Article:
official acknowledgements of gratitude from governments and especially the
Headquarters of the European Community in Brussels.
are several imitation orders which also use the name ‘of St Lazarus of
Jerusalem’ and certain individuals who claim to belong to, or to represent,
‘The Military and Hospitaller Order of St. Lazarus’. They are at the root of
much of the hostility which has been shown towards their Order, but their
organisations have not demonstrated the same Spirit of Christian chivalry in
this troubled world. As I mentioned earlier, there are at least eighteen very
active imitation orders of the Sovereign Military Order of Malta and the
Venerable Order of St. John of Jerusalem, all, claiming to be the true Order of
St. John of Jerusalem. All these imitation orders lay claim to chivalric
privileges but show little or no inclination to take upon themselves the duties
and responsibilities of true chivalry, and all of them hope to be mistaken for
the genuine and legitimate Orders.
Beatitude the Greek Melchite Catholic Patriarch Maximos V Hakim, the Spiritual
Protector of the Order of St. Lazarus, and His Eminence Cardinal Ernesto
Corripio, the Spiritual Counsellor of the Order’s Grand Priory of America,
with the enthusiastic support of several Cardinals, Archbishops, Bishops and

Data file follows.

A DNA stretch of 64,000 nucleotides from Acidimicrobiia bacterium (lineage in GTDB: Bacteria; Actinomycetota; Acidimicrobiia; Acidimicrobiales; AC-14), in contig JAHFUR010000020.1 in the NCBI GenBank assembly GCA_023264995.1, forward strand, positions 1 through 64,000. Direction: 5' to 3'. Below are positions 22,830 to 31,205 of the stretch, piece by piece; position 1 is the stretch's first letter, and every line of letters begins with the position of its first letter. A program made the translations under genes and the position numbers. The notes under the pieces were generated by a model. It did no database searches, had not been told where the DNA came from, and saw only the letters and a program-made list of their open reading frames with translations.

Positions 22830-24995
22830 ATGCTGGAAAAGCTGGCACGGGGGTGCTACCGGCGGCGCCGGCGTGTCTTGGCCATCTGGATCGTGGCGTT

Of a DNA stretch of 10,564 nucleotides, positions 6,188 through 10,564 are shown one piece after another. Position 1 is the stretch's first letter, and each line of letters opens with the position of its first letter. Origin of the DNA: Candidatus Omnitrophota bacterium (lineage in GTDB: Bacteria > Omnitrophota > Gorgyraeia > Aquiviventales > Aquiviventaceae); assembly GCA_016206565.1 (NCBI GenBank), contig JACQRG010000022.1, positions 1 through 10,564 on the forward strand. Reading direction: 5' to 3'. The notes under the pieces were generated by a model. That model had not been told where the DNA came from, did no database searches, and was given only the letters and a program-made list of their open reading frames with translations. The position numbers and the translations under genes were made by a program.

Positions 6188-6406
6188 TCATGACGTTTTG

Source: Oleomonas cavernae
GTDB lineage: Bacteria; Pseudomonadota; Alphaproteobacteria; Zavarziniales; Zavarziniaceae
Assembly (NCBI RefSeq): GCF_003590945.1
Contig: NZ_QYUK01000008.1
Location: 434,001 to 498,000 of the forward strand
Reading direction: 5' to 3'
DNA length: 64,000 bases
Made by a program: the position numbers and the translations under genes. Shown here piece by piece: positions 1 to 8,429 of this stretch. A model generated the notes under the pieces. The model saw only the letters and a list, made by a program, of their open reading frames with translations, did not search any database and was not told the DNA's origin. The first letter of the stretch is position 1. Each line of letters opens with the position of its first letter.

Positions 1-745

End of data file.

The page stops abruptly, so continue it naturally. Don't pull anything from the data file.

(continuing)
Prelates from Poland, the U.S.A., Germany, Austria, Mexico and other Central and
Eastern European countries, have often expressed their regret at the Holy
See’s policy of refusing to recognise officially the Order. The members of the
hierarchy who actively support the Military and Hospitaller Order of St. Lazarus
are members of the Roman Curia and the Cardinals and some of the Archbishops and
Bishops are actually members the Holy See. They consider it unfair and against
the principles of chivalry to withhold rightful recognition from the Order, and
strongly reject the suggestion that the Military and Hospitaller Order of Saint
Lazarus of Jerusalem should be merely accorded the status of a charitable
society. They regard the Order as an Hospitaller Order of Knighthood, the 48th
Grand Master of which is His Excellency Francois de Cossé, the 13th Duc de
Brissac. As I have noted in earlier chapters, for reasons of international law,
the Holy See cannot recognise any Order other than the Pontifical Orders, the
Sovereign Military Order of Malta, the Order of the Holy Sepulchre, and those
Orders granted by sovereign States with which it entertains diplomatic
relations. However, the Apostolic See as represented by the Supreme Pontiff can
express cognizance of the Order’s status.
I am not
introducing with this chapter a subject which might be seen by some as
deliberately confrontational, but in the light of the express obligations which
have been placed upon me since 1983, with particular reference to the Order of
St. Lazarus — obligations I adhered to without reservation until I was